Tweedledee and Tweedledum in the House

TWEEDLEDEE and Tweedledum were rival fiddlers whose fans clashed, although the difference in their music was negligible. Americans early applied the nicknames to the Democratic and Republican parties. That's how we've thought of the parties - large, sprawling, not much different from one another, fighting for the middle of the road. No wonder Americans were surprised this spring to see what ex-Speaker Jim Wright called ``the mindless cannibalism'' of Democrats and Republicans fighting over ethics charges. But, given recent history, they should not have been. Nor should they be fooled by what President Bush has called ``the new bipartisanship.''

The Republicans have been the minority party in the House of Representatives for 50 years, with only two brief breaks, 1946-48 and 1952-54. Periodically, during this time, frustrated Republicans have rebelled. Newt Gingrich - himself the target of an ethics probe - is only the latest example.

Despite Dwight Eisenhower's popularity, House Republicans suffered a crushing defeat in '58. In response, they engineered a party coup, replacing longtime minority leader Joe Martin with Charles Halleck. Mr. Martin, an old friend of Speaker Sam Rayburn, was too apt to negotiate amendments with ``Mr. Sam.'' Feisty Mr. Halleck would fight the Democrats.

But Halleck and his successors, including Jerry Ford, did no better than Martin at turning the Republicans into a majority party. In 1980, they saw a Republican president and Senate elected, while they still languished as the House minority party. The stage was set for a roughrider.

The man who rode in, Newt Gingrich, is enigmatic. A professor of European history, he deftly uses the electronic TV politics to his advantage. When first elected, Mr. Gingrich organized other young Republicans into the Conservative Opportunity Society. He then redesigned Republican strategy, proposing bold conservative ideas rather than amending Democratic ones. He attacked the Democratic leadership.

The growth of ideological politics in the United States fanned the flames of partisan feuding. In the early 1970s, a flood of young Democrats who had cut their political teeth on the civil rights, the antiwar, and the women's movements came to the House. A few years later, they were matched by bright, young conservative Republicans, eager to dismantle the New Deal, build an aggressive defense against communism, and fight abortion and other perceived threats to American values.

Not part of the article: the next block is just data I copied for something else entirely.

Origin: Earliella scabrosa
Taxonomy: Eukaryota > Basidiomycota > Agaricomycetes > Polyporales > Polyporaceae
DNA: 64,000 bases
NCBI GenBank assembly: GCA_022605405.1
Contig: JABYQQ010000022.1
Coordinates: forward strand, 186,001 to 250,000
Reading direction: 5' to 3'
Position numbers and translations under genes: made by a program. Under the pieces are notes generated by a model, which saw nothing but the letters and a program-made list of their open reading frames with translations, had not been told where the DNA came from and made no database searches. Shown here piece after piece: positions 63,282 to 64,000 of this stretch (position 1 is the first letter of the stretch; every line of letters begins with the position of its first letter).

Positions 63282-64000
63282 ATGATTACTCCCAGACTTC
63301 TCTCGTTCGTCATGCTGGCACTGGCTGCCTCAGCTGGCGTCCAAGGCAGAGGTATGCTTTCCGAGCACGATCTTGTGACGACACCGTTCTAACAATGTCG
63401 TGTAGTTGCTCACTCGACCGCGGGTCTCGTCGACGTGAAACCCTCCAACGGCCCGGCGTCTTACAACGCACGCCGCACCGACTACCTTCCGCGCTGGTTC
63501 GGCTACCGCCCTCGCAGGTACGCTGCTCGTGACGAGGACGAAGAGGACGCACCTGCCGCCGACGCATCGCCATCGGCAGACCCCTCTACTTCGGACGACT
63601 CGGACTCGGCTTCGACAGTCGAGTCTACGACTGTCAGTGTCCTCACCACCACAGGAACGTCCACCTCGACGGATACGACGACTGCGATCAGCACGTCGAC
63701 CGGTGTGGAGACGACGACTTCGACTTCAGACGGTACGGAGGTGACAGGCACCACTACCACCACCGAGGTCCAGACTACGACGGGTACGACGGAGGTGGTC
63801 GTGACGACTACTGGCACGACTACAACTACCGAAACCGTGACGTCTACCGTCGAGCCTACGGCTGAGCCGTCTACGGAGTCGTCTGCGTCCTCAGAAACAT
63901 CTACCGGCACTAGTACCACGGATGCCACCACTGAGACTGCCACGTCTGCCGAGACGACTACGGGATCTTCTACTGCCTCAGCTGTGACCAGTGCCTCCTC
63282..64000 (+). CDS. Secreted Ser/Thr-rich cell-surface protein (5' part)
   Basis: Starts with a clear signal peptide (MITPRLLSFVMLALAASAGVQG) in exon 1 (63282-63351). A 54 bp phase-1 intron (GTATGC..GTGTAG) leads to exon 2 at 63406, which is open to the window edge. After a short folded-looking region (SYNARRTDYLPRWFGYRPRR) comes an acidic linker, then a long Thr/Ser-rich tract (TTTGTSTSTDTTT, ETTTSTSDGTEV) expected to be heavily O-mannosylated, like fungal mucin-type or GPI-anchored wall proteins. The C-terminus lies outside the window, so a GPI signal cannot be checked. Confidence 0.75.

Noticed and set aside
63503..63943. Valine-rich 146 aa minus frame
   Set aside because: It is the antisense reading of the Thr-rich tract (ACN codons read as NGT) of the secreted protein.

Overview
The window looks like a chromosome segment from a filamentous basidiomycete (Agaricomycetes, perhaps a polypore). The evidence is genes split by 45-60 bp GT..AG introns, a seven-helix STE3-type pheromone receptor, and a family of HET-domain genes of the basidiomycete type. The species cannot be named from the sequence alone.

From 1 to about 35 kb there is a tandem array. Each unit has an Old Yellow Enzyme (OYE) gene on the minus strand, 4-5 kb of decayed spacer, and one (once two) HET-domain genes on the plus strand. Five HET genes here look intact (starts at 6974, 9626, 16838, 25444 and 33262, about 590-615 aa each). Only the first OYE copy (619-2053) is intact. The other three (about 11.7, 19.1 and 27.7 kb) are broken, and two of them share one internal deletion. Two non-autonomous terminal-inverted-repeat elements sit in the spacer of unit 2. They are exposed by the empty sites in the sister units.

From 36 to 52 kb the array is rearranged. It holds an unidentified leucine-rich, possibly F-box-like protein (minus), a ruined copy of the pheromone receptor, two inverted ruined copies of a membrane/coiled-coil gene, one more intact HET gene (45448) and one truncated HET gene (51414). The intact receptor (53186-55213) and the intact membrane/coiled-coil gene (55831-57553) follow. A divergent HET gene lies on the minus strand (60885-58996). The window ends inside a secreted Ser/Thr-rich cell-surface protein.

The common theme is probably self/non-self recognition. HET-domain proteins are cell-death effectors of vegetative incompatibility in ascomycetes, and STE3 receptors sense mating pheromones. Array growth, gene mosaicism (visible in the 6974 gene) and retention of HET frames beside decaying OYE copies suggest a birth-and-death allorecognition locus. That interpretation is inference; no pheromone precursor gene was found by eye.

The two groups were opposites and neither followed a ``go along to get along'' philosophy. They went for the jugular.

Guy Vander Jagt, a Republican campaign chair, targeted House Democrats in the 1980 elections. He even tried to get a Boston Republican named O'Neill to run against Tip O'Neill. Tip was outraged, declaring, ``It's an unwritten principle of Congress ... we [party leaders] don't challenge each other.'' Mr. Vander Jagt coolly replied that the rules had changed.

House Democrats responded with partisan tactics of their own. Mr. O'Neill stacked important House committees. He ordered TV cameras to pan the House, showing that Gingrich and his allies were speaking before empty seats. In '85, Democrats voted not to seat an Indiana Republican who had won a contested election by 34 votes.

A later recount by a Democratically-controlled committee awarded the seat to the Democrat. Republican leader Robert Michel warned that the majority party had ``poisoned the wells of civility in the House. Things will never be the same.''

Partisanship has also changed informal traditions of courtesy among members. A Congress constantly debating controversial issues, the thinking went, needs the soothing oil of civility to mitigate conflict. But young ideologues were impatient with what they saw as artificial courtesies. They were in Congress on a holy mission to push radical agendas. This led to filibusters so heated the Senate chaplain once prayed: ``Father in Heaven, the senators are very weary in body and in mind. In such circumstances, heat tends to transcend light.''

Filibusters aren't permitted in the House, but Gingrich staged a made-for-TV speech that had the same effect. In May '84, he read a ``Dear Commandante'' letter sent by 10 House Democrats to Nicaraguan leader Daniel Ortega Saavedra. O'Neill, infuriated by the attempt to question the Democrats' patriotism on TV, stood on the House floor and called Gingrich's action ``the lowest thing I have ever seen in my 32 years in Congress.'' He was ruled out of order for discourtesy.

O'Neill himself was the victim of a nasty remark. In 1981, brash young Republican John LeBoutillier described O'Neill as ``big, fat, and out of control - just like the federal budget.'' O'Neill made sure his opponent's campaign was well-funded, and Mr. LeBoutillier was defeated in '82.

Speakers Tom Foley and Robert Michel have lessened partisan fighting. In fact, the bipartisan resolution on support for the contras, the deficit, and the S&L bailout has appeared downright chummy. But Mr. Foley and Mr. Michel will have a hard time sustaining these breezy images. Just now Democrats are seeking Gingrich's hide as revenge for Mr. Wright. Yes, Tweedledee and Tweedledum may soon be at it again.

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